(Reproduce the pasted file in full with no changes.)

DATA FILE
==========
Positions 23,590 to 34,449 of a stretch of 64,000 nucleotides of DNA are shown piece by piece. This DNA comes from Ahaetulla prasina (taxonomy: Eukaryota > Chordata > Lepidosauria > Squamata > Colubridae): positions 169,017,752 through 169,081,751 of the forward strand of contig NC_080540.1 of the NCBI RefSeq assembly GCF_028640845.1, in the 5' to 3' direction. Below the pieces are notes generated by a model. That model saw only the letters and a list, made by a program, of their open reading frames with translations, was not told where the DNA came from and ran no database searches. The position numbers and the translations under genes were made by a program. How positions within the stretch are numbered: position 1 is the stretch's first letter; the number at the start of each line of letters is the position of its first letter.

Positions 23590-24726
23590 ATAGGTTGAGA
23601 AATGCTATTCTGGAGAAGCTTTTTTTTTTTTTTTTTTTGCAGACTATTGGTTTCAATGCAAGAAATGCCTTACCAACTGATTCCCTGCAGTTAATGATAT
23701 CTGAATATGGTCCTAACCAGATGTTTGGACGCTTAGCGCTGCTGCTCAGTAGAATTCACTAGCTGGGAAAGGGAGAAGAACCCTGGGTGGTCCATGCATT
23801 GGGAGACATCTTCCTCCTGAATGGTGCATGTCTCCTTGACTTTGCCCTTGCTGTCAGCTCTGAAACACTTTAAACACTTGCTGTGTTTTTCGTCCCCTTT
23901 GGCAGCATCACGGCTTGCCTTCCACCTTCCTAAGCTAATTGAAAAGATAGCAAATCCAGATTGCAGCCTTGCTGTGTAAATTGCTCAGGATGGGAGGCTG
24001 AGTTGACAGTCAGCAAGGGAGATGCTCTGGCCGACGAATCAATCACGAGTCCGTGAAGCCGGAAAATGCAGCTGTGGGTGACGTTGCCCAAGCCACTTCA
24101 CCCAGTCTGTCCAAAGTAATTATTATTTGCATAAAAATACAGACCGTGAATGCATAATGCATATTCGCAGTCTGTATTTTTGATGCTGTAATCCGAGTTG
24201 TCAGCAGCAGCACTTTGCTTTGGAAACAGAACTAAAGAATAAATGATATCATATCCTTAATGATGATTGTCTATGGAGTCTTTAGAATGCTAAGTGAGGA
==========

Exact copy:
Positions 23,590 to 34,449 of a stretch of 64,000 nucleotides of DNA are shown piece by piece. This DNA comes from Ahaetulla prasina (taxonomy: Eukaryota > Chordata > Lepidosauria > Squamata > Colubridae): positions 169,017,752 through 169,081,751 of the forward strand of contig NC_080540.1 of the NCBI RefSeq assembly GCF_028640845.1, in the 5' to 3' direction. Below the pieces are notes generated by a model. That model saw only the letters and a list, made by a program, of their open reading frames with translations, was not told where the DNA came from and ran no database searches. The position numbers and the translations under genes were made by a program. How positions within the stretch are numbered: position 1 is the stretch's first letter; the number at the start of each line of letters is the position of its first letter.

Positions 23590-24726
23590 ATAGGTTGAGA
23601 AATGCTATTCTGGAGAAGCTTTTTTTTTTTTTTTTTTTGCAGACTATTGGTTTCAATGCAAGAAATGCCTTACCAACTGATTCCCTGCAGTTAATGATAT
23701 CTGAATATGGTCCTAACCAGATGTTTGGACGCTTAGCGCTGCTGCTCAGTAGAATTCACTAGCTGGGAAAGGGAGAAGAACCCTGGGTGGTCCATGCATT
23801 GGGAGACATCTTCCTCCTGAATGGTGCATGTCTCCTTGACTTTGCCCTTGCTGTCAGCTCTGAAACACTTTAAACACTTGCTGTGTTTTTCGTCCCCTTT
23901 GGCAGCATCACGGCTTGCCTTCCACCTTCCTAAGCTAATTGAAAAGATAGCAAATCCAGATTGCAGCCTTGCTGTGTAAATTGCTCAGGATGGGAGGCTG
24001 AGTTGACAGTCAGCAAGGGAGATGCTCTGGCCGACGAATCAATCACGAGTCCGTGAAGCCGGAAAATGCAGCTGTGGGTGACGTTGCCCAAGCCACTTCA
24101 CCCAGTCTGTCCAAAGTAATTATTATTTGCATAAAAATACAGACCGTGAATGCATAATGCATATTCGCAGTCTGTATTTTTGATGCTGTAATCCGAGTTG
24201 TCAGCAGCAGCACTTTGCTTTGGAAACAGAACTAAAGAATAAATGATATCATATCCTTAATGATGATTGTCTATGGAGTCTTTAGAATGCTAAGTGAGGA